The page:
- Hardcover: 563 pages
- Publisher: HarperCollins (June 1973)
- Language: English
- ISBN-10: 9997402545
- ISBN-13: 978-9997402547
- Product Dimensions: 8.4 x 5.7 x 1.7 inches
- Shipping Weight: 1.6 pounds
- Average Customer Review: 4.7 out of 5 stars See all reviews (3 customer reviews)
- Amazon Best Sellers Rank: #1,527,684 in Books (See Top 100 in Books)
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Priest Hardcover – June, 1973
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“FitzSimmons has come up with a doozy of a sociopath.” —The Washington Post Learn More
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McInerny was a professor at Notre Dame and publisher of Crisis magazine, a Gifford lecturer and Jacques Maritain scholar. He and his wife Connie had seven children, burying one. How in the Sam Hill did the man have time to write? The Priest was his first big seller, over a million copies in the early 70s. It follows a young priest in the aftermath of Vatican II, in the summer of 1968. In July of that year, Pope Paul VI shocked the modern Catholic by coming out against artificial contraception. The general rebellion which had already been going on for some time came out in full force that year: as a Protestant in my second year of graduate school I only vaguely remember the conflict.
I am a Catholic now, and I enjoyed the "insider feel", the "Gossip" of these stories: the good, the bad, and the ugly. An aging pastor changes many lives by putting his church's financial well-being ahead of his flock. There is ambition and self-protection in the upper echelons. Nuns and priests fall into sins of the flesh. The Church does not look good. And yet -- it endures. There's hope, some good outcomes, some bad. McInerny keeps the suspense going. The prose is full of interest and the unexpected turn of phrase. I am surprised this book has not remained in print, unless the element of "trash and treasure", which made this reader slightly uncomfortable, eventually lessened reader recommendation.Read more ›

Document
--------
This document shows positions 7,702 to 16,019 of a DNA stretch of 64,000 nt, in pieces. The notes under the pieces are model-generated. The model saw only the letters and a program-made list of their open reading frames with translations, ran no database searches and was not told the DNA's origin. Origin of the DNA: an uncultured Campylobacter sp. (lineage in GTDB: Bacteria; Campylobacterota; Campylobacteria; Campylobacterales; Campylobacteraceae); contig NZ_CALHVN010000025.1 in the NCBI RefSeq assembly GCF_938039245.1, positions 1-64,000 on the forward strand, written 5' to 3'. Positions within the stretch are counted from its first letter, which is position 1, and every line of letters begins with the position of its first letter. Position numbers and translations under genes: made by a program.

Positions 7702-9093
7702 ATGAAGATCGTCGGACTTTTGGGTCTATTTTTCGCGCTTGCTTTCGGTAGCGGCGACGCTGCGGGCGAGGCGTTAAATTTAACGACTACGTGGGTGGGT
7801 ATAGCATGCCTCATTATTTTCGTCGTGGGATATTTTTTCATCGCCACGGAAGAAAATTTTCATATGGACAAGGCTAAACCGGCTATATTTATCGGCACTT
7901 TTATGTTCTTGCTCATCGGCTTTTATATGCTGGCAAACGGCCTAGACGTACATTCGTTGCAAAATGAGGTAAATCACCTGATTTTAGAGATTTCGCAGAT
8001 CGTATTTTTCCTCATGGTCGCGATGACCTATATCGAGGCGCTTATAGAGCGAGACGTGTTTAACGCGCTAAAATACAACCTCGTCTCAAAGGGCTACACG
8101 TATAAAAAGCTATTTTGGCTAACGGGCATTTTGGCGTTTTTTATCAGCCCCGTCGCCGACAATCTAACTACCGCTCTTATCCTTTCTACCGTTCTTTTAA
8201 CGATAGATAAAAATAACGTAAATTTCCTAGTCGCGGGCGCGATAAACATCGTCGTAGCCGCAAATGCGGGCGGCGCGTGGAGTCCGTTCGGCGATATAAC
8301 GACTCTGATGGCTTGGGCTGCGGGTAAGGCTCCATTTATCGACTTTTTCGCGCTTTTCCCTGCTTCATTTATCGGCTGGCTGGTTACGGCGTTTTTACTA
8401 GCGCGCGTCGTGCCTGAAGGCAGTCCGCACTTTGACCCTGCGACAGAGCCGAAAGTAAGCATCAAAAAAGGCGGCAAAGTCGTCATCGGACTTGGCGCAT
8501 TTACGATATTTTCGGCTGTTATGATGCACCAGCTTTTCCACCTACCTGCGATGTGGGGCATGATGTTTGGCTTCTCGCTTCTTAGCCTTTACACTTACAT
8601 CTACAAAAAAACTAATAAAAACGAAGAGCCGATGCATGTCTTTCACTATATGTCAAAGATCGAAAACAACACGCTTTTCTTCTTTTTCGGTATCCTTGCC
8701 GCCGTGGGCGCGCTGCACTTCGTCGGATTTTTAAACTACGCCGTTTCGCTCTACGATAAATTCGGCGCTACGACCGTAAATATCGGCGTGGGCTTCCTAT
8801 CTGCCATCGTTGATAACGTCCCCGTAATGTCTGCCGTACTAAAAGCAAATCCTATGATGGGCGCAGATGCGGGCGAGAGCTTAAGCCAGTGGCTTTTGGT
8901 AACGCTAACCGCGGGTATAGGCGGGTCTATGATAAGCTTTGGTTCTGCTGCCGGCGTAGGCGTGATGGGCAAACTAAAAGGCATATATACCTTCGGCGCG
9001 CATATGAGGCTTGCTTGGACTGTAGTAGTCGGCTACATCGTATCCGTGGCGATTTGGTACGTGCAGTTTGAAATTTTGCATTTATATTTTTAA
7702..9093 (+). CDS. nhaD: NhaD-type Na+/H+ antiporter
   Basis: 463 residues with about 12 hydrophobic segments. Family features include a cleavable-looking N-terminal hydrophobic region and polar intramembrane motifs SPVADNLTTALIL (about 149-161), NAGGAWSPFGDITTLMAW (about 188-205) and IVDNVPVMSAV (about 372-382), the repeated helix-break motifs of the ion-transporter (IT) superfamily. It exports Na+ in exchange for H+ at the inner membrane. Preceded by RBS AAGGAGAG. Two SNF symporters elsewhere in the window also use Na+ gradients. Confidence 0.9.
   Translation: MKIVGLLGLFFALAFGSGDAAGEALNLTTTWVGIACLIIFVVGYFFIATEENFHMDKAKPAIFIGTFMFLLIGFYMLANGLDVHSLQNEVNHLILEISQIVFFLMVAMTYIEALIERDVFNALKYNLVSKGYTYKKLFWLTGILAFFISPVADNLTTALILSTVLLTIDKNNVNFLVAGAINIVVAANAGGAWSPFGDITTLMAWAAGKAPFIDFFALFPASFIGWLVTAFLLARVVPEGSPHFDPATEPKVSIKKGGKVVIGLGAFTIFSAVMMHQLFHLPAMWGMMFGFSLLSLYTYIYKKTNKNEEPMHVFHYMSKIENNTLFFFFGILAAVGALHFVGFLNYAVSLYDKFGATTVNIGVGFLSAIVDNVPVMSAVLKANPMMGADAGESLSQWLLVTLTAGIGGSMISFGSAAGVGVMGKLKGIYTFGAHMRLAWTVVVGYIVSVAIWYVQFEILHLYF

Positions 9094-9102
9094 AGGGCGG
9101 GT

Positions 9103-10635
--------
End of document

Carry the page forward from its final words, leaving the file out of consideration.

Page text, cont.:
"They've turned us around so we're facing the congregation," to which, a younger more liberal priest might have added, sarcastically, "Yeh, and we're speaking in a language they can understand."
Another old priest laments how the number of diocesan seminarians has dipped below one hundred.
How many seminarians would they have today, if the diocese were real? In the parish where the hero of our story is assigned, upon returning from years studying in Rome, not a very large parish, there are three priests, one church. Today, in many parts of America, the ratio has been reversed, with one priest for three churches, or more than three. The priests' Sunday mornings are spent like nineteenth-century circuit-riding judges except our priests aren't on horseback.
How did it happen? When did it happen? It didn't all start in 1968 but 68 certainly accelerated the process.
1968 was a turbulent year, to be sure, and no less turbulent within the church than without. The church was awaiting the pope's decision regarding birth control and with the Vietnam War and the riots, there's plenty else going on and we get it all here, with a myriad of priests all representing different takes on just what it means to be a priest. So many priests, it takes nearly a hundred pages for the one priest, Father Frank Ascue, to emerge as the priest of the title.
Ascue is a kind of bridge between the old and the new, between the old guard, men ordained when the church was unchanged and seemed unchangeable and the impatient new guard, hungry for change.Read more ›